Al recodar estas horas,
Al recodar estas horas,
Me palpita el corazón.
Cuando divisé a lo lejos,
Cuando divisé a lo lejos
A ese mentado Torreón.
Cuando Chihuahua pasamos,
Cuando Chihuahua pasamos
Se notó gran confusion.
Los empleados de la aduana,
Los empleados de la aduana,
Que pasaban revision.
Llegamos por fin a Juárez,
Llegamos por fin a Juárez,
Y allí fué mi apuración.
“Que’ onde vas que de’ onde vienes?
Que cuánto dinero tienes
Para entrar a esta nación?”
“Señores, traigo dinero,
Señores, traigo dinero
Para poder emigrar.”
“Tu dinero nada vale,
Tu dinero nada vale,
Te tenemos que bañar.”
Ay, mis paisanos queridos,
Ay, mis paisanos queridos,
Yo les platico no más.
Que me estaban dando ganas,
Que me estaban dando ganas,
De volverme para atrás.
Crucé por fin la frontera,
Crucé por fin la frontera,
Y en un renganche salí.
Ay, mis queridos paisanos,
Ay, mis queridos paisanos,
Fue mucho lo que sufrí.
Los gueros son muy maloras,
Los gueros son muy maloras,
Se valen de la occasion.
Y a todos los mexicanos,
Y a todos los mexicanos,
Los tratan sin compassion.
Ahí traen la gran polvadera,
Ahí traen la gran polvadera,
Y sin consideración,
Mujeros, niños y ancianos
Los llevan a la frontera.
Nos hechan de esta nación.
Adiós, paisanos queridos,
Adiós, paisanos queridos,
Ya nos van a deportar.
Pero no somos bandidos,
Pero no somos bandidos,
Venimos a camellar.
Los espero allá en mi tierra,
Los espero allá en mi tierra,
Ya no hay más revolución.
Vámonos, cuates queridos,
Seremos bien recibidos
De nuestra bella nación.
I’m going to sing to you, gentlemen,
I’m going to sing to you, gentlemen,
All about my sufferings,
Since I left my country,
Since I left my country
To come to this nation.
It must have been about ten at night,
It must have been about ten at night,
The train began to whistle.
I heard my mother say,
“There comes that ungrateful train
That is going to take my son away.”
“Good-bye my beloved mother,
Good-bye my beloved mother,
Give me your blessings,
I am going abroad,
I am going abroad,
Where there is no revolution.”
Run, run, little train,
Run, run, little train,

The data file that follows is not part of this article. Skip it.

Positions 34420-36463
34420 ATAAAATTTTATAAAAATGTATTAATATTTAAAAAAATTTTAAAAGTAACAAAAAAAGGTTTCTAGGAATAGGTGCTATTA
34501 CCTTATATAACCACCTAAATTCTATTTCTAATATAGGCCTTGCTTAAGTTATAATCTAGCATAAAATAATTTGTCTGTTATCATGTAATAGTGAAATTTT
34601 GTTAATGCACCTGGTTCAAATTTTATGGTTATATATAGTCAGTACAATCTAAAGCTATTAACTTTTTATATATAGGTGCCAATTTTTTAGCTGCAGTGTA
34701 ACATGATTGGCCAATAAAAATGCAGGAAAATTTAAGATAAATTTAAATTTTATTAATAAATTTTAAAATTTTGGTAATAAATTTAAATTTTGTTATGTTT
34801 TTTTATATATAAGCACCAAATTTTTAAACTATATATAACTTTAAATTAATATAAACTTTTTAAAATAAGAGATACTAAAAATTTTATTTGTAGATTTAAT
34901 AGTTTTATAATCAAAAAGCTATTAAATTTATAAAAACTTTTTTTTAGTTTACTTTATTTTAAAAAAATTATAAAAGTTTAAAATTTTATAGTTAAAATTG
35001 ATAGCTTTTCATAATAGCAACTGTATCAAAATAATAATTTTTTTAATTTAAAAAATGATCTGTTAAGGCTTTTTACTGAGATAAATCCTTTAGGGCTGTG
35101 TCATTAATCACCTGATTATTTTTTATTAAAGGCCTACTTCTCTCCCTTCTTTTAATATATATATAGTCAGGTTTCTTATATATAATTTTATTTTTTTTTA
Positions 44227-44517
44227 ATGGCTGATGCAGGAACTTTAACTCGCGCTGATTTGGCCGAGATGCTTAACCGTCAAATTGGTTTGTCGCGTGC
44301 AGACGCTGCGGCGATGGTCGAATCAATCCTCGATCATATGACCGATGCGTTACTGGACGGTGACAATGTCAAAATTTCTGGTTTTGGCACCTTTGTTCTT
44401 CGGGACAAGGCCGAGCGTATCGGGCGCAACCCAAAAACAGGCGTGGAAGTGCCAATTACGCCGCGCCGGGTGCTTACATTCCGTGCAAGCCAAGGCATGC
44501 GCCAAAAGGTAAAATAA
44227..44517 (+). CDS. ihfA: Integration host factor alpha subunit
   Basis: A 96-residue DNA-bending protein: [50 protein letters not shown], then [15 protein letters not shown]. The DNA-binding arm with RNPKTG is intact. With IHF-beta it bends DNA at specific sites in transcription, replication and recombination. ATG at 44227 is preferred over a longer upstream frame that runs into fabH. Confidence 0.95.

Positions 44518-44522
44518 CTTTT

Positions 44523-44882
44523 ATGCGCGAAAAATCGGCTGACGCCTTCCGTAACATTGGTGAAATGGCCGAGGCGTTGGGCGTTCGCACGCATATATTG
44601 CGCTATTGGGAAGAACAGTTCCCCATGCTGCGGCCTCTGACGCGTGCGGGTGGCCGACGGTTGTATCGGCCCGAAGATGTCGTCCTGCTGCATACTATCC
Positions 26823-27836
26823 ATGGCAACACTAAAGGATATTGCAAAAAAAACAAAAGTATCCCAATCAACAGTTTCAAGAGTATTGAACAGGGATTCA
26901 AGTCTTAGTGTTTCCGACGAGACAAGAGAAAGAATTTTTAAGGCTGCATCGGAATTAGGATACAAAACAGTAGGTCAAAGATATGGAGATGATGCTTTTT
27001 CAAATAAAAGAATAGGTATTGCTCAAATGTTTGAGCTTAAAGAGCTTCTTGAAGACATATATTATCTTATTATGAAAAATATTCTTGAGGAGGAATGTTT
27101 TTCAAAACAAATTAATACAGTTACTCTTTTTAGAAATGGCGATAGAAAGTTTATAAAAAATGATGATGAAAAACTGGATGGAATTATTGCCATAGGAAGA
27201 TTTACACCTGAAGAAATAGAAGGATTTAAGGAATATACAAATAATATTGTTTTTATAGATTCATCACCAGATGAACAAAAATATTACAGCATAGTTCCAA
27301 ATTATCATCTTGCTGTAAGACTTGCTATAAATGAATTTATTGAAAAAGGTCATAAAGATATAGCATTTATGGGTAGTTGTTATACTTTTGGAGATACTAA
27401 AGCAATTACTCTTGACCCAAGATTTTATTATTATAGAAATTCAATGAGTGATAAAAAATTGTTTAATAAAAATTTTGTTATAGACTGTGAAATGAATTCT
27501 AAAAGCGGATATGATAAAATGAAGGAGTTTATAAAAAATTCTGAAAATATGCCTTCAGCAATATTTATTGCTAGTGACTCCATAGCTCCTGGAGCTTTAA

Let’s leave the station
I don’t want to see my mother
Cry for her beloved son,
For the son of her heart.
Finally the bell rang,
Finally the bell rang,
The train whistled twice.
“Don’t cry, my buddies,
Don’t cry, my buddies,
For you’ll make me cry as well.”
Right away we passed Jalisco,
Right away we passed Jalisco,
My, how fast the train ran.
La Piedad, then Irapuato,
Silado, then La Chona,
And Aguas Calientes as well.
When I remember these hours,
When I remember these hours,
My heart beats fast.
When I saw from afar
When I saw from afar
That infamous city of Torreon.
When we passed Chihuahua,
When we passed Chihuahua,
We noticed great confusion,
The employees from the customhouse,
The employees from the customhouse.
Who were conducting inspections.
We arrived at Juarez at last,
We arrived at Juarez at last,
There I ran into trouble.
“Where are you going, where do you come from?
How much money do you have
To enter this nation?”
“Gentlemen, I have money,
Gentlemen, I have money
So that I can emigrate.”
“Your money isn’t worth anything,
Your money isn’t worth anything,
We have to bathe you.”
Oh, my beloved countrymen,
Oh, my beloved countrymen,
This is idle conversation.
They were making me feel,
They were making me feel,
Like going right back.
At last I crossed the border,
At last I crossed the border,
And left on a contract.
Oh my beloved countrymen,
Oh my beloved countrymen,
I suffered a lot.
The white skinned men are very wicked,
The white skinned men are very wicked,
They take advantage of the occasion.
And all the Mexicans,
And all the Mexicans,
Are treated without compassion.
There comes a large cloud of dust,
There comes a large cloud of dust,
With no consideration,
Women, children, and old ones,
Are being driven to the border.
We are being kicked out of this country.
Goodbye, beloved countrymen,
Goodbye, beloved countrymen,
We are being deported.
But we are not bandits,
But we are not bandits,
We came to work like beasts.
I will wait for you in my homeland,
I will wait for you in my homeland,
There is no more revolution.
Let’s leave, my dear friends,
We will be welcomed
By our beautiful nation.
[translation, Manuel A. Tellechea]

Comments (2)

  • On February 3, 2009 at 10:12 pm Ryan wrote:

    I love the juxtaposition of “corre maquinita” in relation to border crossings, as if saying to the body, “run machine, run.”

  • On February 5, 2009 at 10:45 pm Francisco Aragón wrote:

    Gracias, Javier. Estarås en Chicago la semana que viene?


Posted in Uncategorized on Tuesday, February 3rd, 2009 by Javier Huerta.